Trying Linux is easy—you can even install it on a USB drive or disc to try it out before committing. Enter the world of open-source here.
Bet you don’t know everything Chrome OS can do. Here’s what it offers, from keyboard shortcuts to Chromecast capers—and a surprising amount of offline productivity.
Panasonic will have to maintain those Firefox OS smart TVs on its own.
Chrome OS and Android are combining right under our noses.
Intel's new power management features aren't supported on Linux.
The Web Bluetooth support in Chrome 53 makes it possible to control your smart appliances from within a browser rather than relying on a smartphone app.
Chrome OS’s source code reveals support for pressure-sensitive screens similar to the 3D Touch screen on Apple's iPhone.
Apache OpenOffice has taken a backseat to LibreOffice, but its community of contributors is not ready to give up on the project.
Spotify just updated its Linux app, but the streaming service has been without a Linux developer for more than a year.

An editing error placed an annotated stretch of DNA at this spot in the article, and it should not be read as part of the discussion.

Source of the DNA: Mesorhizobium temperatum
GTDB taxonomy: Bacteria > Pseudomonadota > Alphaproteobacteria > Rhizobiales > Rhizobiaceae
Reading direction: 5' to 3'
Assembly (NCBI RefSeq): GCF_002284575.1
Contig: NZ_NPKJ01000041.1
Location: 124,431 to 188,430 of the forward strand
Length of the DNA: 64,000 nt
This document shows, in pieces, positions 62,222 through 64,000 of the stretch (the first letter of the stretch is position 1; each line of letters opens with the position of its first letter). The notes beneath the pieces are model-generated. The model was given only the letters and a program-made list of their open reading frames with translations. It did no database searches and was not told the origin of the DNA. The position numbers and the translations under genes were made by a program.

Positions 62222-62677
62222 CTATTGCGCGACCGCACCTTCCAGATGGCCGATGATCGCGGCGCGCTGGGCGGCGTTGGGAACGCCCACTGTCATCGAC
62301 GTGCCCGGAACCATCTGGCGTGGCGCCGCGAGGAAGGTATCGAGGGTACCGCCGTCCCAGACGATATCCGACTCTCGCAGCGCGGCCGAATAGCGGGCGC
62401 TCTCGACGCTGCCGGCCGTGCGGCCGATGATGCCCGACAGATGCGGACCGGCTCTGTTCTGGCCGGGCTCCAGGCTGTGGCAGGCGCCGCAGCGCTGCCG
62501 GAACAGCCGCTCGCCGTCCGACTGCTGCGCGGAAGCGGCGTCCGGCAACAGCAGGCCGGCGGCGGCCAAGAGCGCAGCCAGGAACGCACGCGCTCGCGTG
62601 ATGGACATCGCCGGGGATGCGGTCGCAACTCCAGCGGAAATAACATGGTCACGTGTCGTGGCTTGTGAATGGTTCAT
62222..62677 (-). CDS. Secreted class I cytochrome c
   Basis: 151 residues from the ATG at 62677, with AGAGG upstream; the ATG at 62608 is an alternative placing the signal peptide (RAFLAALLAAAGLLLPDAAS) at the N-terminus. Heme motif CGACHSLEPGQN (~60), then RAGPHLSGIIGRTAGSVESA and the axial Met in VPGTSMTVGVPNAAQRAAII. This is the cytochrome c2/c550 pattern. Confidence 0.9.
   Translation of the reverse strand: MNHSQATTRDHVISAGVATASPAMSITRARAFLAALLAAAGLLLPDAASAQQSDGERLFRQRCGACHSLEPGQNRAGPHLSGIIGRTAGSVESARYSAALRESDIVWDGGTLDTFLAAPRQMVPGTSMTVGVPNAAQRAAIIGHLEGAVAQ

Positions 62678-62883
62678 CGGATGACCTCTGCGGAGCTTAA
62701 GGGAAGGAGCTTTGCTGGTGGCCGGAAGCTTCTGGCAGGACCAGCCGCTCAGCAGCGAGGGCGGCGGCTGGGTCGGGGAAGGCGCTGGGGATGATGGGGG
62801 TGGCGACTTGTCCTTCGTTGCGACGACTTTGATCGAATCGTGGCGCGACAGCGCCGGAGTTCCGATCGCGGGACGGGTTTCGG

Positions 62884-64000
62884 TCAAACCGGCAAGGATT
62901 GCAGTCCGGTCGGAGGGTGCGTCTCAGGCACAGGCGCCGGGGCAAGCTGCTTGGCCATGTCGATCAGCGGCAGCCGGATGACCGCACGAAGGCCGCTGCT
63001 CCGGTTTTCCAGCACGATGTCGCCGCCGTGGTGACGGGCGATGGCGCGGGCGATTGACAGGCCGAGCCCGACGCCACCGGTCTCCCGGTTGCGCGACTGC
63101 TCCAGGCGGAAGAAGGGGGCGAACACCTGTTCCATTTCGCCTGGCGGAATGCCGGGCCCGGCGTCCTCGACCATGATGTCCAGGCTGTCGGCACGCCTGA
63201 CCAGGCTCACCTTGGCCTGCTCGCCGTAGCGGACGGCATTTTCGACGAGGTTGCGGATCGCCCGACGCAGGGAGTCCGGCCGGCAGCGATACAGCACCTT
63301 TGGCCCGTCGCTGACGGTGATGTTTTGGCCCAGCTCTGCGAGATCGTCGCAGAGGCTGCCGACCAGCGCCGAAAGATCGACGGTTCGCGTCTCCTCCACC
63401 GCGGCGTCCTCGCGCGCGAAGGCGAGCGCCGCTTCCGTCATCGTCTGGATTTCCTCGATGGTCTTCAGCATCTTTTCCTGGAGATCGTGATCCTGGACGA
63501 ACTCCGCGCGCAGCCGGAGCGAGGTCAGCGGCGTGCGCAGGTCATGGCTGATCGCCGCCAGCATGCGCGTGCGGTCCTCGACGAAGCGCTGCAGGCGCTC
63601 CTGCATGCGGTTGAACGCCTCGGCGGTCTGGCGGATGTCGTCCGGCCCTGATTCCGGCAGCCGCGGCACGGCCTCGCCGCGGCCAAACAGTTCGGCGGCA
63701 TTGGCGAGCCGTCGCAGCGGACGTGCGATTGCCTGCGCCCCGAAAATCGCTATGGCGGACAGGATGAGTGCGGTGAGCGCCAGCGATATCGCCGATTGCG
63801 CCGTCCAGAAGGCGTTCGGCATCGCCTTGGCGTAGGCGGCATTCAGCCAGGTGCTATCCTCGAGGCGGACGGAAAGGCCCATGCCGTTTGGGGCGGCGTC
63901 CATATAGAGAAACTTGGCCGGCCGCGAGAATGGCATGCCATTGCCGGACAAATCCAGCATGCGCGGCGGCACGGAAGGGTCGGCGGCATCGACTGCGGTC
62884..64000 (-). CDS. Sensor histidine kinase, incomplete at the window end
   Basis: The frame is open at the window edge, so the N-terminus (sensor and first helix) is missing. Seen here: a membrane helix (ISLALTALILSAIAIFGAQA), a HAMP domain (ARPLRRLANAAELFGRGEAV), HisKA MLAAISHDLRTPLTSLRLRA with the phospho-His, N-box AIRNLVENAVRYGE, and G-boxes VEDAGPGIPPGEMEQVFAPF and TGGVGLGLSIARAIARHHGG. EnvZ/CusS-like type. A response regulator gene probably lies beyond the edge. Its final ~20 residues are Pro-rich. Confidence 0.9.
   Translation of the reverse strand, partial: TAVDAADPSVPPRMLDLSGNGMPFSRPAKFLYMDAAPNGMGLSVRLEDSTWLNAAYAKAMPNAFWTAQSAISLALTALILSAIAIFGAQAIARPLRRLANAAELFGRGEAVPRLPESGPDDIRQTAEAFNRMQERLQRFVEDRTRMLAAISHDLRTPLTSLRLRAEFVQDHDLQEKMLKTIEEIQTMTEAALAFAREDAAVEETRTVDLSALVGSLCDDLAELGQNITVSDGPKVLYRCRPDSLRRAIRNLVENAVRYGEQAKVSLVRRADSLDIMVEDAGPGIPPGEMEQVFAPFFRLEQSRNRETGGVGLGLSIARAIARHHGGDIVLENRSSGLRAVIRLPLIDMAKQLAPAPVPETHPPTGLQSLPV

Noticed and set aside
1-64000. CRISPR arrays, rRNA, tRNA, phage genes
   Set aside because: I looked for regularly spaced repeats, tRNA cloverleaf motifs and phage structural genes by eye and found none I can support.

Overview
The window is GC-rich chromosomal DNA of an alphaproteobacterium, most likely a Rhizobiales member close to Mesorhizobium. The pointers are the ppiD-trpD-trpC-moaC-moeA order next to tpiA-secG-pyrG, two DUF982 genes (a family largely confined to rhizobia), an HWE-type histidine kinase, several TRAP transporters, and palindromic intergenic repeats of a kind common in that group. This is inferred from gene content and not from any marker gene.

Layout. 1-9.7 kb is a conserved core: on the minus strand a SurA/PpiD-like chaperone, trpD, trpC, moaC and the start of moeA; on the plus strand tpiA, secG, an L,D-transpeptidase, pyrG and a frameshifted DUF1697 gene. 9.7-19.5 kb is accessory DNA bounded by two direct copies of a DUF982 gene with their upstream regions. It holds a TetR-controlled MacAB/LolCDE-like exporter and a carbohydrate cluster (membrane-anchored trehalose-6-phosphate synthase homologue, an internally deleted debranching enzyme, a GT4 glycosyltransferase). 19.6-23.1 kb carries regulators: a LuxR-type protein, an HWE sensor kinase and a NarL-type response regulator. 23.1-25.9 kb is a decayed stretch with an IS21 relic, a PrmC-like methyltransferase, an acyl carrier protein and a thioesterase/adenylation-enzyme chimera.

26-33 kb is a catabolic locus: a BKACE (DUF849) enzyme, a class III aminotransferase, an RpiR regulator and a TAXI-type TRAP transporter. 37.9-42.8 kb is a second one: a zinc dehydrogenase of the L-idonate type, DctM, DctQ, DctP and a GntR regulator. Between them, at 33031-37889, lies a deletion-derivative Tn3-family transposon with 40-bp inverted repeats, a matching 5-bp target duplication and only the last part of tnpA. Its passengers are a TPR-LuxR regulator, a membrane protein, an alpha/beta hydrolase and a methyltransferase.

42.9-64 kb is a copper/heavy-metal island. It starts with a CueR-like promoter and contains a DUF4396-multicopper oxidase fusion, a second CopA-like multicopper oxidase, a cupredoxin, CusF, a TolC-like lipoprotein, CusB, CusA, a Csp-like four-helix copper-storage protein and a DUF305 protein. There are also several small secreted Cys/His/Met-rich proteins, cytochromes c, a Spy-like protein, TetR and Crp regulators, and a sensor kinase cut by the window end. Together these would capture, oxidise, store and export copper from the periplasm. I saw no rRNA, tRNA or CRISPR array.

Updates will help keep Linux users secure, but Flash is still fading away.
Because Fuchsia is open-source, anyone can take a look at its code, even though Google isn't saying much about its new operating system.
Receive your Android phone's notifications and reply to SMS messages from any Linux PC.
Many PC game developers have touted future support for SteamOS and Linux, but far too often that support has never arrived. The list of games that failed to make good on that promise may surprise you.
In its 25 years of existence, Linux has taken the world by storm, powering millions of servers, a countless number of embedded devices, and most of the smartphones in the world (thanks to Android).
Microsoft's been showing Linux the love, but don't expect the company to start making much open-source software available to Linux desktop users.
Articles by Chris HoffmanOlder stories